Tag Archives: reading

Podcasting Made Easy, Part II: Sound

30 Jun

As I go back listen to that first podcast I am overwhelmed with how terrible the recording quality is, especially compared to what I have today.  You will also notice that a majority of the first podcasts were audio, now I am dealing a lot more with video.  My development was purposeful, I started with audio technology developing my skill on Garageband to get the best possible edits.  I even developed my own theme song (yah, I’m that nerdy).  However, as time went on, I knew that the quality of my podcasts needed to improve or I would not be able to gain more listeners.  So, I set out to research and learn all I could about sound recording.

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Cruise Control

21 May

I’m a cruise control driver.  With a forty-five minute drive, I like to get on the freeway, set my speed and go.  It’s a these time my mind tends to wander, I can prepare for the day on the way to work or reflect on my day as I drive home.  It’s a great time for me to decompress, relax, or get ready for what lies ahead.  However, I’m often impeded as I have to share the road with many other drivers.  The most frustrating, the drivers in the passing lane who are not passing anyone.  Remember, I’m using my cruise control, so I’m not speeding up or slowing down, slamming on brakes or randomly accelerating.  So, when I begin to come up on a car that does not yield, and I’m forced to slow down, or in some cases go around, I get a little frustrated as I have to engage my brake.  I feel the same way about education.  When I get in my room I can teach some amazing things and am able to go a long way to motivate and inspire my students.  Unfortunately, bureaucracy and outdated policy are often my roadblocks on the passing lane to properly prepare my students for the world beyond high school.

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The Tech Savvy Generation

18 Apr

I recently did a lesson on research projects with my Junior AP English class, Language and Composition.  With AP, the school perception that these are the cream of the crop intelligent students who know all their is to know about reading, writing or anything else.  At the end of the presentation, I had up a QR image (Quick Read) which the kids could scan with their phone and it would take them to a website at Cornell University that has video and link on how to conduct research.  I remember thinking, as I planned this project, how hip am I to use this technology where kids can use their phones to access additional information by scanning my whiteboard.  As the moment approached, my giddyness almost uncontrollable, I had one student out of twenty-nine who took out her phone and knew what I was doing.  Next class, zero.  So, out of sixty students, with my brilliant interactive scheme, pretty much all of my students had no idea about the technology i was using.  Conclusion, I need to teach kids the tech skills they will need to compete, learn, share and collaborate in this world.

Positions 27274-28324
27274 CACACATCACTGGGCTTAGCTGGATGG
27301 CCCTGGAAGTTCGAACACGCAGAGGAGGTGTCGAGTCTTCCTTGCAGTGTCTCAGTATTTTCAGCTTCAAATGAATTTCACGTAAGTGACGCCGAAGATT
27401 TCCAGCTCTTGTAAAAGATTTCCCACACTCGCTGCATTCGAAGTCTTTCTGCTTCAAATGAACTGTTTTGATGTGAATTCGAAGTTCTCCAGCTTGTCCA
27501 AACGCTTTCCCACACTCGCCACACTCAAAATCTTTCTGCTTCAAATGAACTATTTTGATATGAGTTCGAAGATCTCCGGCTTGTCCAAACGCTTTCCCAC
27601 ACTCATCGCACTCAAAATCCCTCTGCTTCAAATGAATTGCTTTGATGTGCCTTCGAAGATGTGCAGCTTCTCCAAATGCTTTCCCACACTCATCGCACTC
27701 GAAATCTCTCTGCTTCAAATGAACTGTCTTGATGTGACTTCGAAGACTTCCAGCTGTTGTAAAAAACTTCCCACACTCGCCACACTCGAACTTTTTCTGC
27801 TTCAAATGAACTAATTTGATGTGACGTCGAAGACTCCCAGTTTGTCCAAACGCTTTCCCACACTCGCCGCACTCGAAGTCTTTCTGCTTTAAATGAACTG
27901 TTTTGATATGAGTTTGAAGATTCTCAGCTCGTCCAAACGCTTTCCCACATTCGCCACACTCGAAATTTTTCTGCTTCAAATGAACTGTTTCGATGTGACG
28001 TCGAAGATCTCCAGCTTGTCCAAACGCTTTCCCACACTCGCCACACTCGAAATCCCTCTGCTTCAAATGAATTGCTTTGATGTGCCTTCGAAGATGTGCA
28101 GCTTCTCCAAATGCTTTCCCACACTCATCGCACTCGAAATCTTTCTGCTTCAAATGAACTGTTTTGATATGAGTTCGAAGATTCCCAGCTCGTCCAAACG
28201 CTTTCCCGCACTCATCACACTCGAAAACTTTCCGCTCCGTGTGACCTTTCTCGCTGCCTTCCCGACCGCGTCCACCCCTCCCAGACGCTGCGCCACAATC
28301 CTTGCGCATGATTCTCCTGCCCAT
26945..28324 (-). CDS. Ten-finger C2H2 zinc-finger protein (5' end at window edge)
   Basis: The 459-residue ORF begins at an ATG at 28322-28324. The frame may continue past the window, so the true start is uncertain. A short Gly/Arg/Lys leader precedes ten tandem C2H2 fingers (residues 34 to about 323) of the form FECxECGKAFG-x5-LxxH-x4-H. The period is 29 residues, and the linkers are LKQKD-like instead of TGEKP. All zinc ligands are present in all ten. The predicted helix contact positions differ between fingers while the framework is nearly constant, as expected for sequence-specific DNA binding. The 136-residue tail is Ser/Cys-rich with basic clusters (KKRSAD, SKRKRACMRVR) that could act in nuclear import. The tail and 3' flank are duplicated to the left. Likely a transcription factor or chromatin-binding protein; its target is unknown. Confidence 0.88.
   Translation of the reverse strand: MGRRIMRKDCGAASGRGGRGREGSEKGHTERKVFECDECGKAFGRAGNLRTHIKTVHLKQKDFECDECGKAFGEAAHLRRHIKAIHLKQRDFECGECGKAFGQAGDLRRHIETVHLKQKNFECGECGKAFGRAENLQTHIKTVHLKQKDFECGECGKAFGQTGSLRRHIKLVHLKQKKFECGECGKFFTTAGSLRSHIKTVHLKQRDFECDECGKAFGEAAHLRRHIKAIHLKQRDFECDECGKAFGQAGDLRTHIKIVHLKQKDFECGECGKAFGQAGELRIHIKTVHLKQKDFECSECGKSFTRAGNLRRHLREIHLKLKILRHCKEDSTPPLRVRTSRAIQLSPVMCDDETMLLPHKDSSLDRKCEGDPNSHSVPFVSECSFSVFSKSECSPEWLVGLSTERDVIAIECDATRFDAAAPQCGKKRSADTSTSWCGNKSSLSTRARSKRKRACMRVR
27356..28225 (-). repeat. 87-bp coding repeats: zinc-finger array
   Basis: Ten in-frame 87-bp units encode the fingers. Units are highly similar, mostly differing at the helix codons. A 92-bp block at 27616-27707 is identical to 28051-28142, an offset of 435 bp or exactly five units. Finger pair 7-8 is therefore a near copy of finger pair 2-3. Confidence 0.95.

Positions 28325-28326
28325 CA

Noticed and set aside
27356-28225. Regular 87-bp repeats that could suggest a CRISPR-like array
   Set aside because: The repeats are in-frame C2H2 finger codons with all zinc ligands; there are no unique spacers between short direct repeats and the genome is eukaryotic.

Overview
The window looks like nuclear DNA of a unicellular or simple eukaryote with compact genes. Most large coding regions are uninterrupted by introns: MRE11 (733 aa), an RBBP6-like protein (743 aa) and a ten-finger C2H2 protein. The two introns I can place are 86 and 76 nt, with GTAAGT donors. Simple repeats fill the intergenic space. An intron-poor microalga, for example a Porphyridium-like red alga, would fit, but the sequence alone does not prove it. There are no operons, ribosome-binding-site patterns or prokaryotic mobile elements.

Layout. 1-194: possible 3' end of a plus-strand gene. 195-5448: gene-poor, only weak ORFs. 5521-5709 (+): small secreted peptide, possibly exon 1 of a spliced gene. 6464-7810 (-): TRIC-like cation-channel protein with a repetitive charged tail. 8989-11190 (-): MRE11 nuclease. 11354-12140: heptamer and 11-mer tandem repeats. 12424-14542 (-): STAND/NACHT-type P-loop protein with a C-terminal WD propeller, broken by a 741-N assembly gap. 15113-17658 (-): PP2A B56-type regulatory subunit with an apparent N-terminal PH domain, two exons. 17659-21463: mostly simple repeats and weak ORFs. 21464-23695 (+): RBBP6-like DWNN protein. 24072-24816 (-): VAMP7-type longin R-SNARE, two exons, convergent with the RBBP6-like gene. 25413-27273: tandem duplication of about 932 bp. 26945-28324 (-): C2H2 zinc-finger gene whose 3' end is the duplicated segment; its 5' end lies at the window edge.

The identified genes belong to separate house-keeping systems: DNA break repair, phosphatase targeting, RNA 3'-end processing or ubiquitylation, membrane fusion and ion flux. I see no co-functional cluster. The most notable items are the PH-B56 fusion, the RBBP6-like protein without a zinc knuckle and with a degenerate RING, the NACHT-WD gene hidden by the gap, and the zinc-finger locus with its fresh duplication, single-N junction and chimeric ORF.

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If I Only Had a Brain

12 Apr

The sweater was a light green argyle, nice color, great for spring.  It was made from a light material, very fine cotton, perfect for warmer weather, but not too warm, and it wreaked of my personal style elegance.  I got a coupon in my email, forty percent off one item.  I went to the website and ordered my perfect sweater.  It arrived, I opened the box, the sweater had  a hole.  Rather than wait the five to ten business days to send it back and wait for the return, I drove one hour to Banana Republic to make an exchange.  Thankfully, they had what I wanted in my size, beautiful.  I went to exchange it, the clerk looked at me and said, “That will be $22.43.” I looked back at him, “It’s the same sweater,” I said, somewhat confused, “it’s just an exchange.” “I know,” said the clerk, “but it’s ringing up at a different price.  The difference is $22.43.”  That’s when it hit me, more heavily in my classroom, work, or anywhere else in my life at that point.  Thinking is hard.

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My First Prezi

12 Apr

Great teaching tells you that along with verbal/auditory instruction, you should also use kinesthetic and visual instruction.  So, from day one I have been using PowerPoint.  What a great program that I can use to add effects, images, bullets, videos and all kinds of groovy things.  I used it for Jeopardy, Family Feud, Who Wants to be a Millionaire and all other kinds of reviews.  However, over time, I began to see PowerPoint abuse – slides with no pictures and too many bullets.  Slides with repeated format, each slide had a picture on the same side with writing on the same side.  Too much info, not enough info, poor color choices, bad video … the list goes on.  That led me to Prezi.  With some prompting from my friend MJ – thank you – I created my first Prezi.

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iPad 2 or Laptop?

11 Apr

The debate is thick as to the type of niche that iPad fits in the technology world.  I love my laptop, I love my desktop at work, and I love my iPad.  So, which device is the correct one for a majority of my personal use? That all depends on what I will use the device for, and iPad keeps blurring that line every day. Continue reading

Taking Notes in the Digital Age

17 Mar

My note taking preferences have changed over the years.  My favorite ways of interacting with speakers and lectures is to use Evernote and Twitter.  I like being able to save, share, and then re-live the topic that was discussed.  I love the interactivity of the note-taking and the power it gives me to go back and research the topic as I lived through it at the time.  Now, how do I convince my students there is a benefit to this process? Continue reading